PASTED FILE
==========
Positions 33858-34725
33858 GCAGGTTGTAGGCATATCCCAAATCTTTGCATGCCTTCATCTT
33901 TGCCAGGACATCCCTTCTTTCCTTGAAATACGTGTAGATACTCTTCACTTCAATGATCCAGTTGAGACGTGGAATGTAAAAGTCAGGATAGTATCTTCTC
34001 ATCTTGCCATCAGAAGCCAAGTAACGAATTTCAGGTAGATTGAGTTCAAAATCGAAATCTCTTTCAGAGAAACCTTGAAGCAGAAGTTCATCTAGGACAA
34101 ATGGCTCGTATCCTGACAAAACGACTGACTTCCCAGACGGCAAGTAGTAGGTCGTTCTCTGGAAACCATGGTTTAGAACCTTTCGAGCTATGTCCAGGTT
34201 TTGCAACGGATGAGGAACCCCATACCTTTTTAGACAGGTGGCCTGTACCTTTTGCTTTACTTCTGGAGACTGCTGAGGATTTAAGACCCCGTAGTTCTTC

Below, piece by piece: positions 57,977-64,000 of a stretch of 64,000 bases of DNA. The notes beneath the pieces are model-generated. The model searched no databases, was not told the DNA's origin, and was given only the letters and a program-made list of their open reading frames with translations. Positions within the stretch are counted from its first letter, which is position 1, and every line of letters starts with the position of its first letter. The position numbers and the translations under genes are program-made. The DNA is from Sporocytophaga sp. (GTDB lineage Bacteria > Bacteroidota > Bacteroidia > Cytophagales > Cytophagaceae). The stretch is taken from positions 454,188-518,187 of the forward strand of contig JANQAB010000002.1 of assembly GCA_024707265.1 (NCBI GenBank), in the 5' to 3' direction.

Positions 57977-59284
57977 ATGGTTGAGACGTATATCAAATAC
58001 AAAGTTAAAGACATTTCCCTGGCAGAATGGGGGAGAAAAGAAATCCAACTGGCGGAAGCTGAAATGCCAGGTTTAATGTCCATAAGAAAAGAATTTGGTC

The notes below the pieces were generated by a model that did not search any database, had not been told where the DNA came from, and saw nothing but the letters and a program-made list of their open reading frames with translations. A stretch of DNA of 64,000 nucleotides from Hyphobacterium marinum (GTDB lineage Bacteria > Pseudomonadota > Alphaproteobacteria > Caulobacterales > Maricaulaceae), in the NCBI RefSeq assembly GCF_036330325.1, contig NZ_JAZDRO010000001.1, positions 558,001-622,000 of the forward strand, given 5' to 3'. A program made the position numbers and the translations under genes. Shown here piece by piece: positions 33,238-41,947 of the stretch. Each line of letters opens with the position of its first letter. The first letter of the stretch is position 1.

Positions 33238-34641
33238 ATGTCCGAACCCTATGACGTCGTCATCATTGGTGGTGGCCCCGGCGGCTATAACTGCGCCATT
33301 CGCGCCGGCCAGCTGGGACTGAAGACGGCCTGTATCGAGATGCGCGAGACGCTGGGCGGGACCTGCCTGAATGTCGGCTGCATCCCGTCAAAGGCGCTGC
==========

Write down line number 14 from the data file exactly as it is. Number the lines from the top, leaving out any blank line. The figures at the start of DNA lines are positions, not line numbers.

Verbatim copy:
33301 CGCGCCGGCCAGCTGGGACTGAAGACGGCCTGTATCGAGATGCGCGAGACGCTGGGCGGGACCTGCCTGAATGTCGGCTGCATCCCGTCAAAGGCGCTGC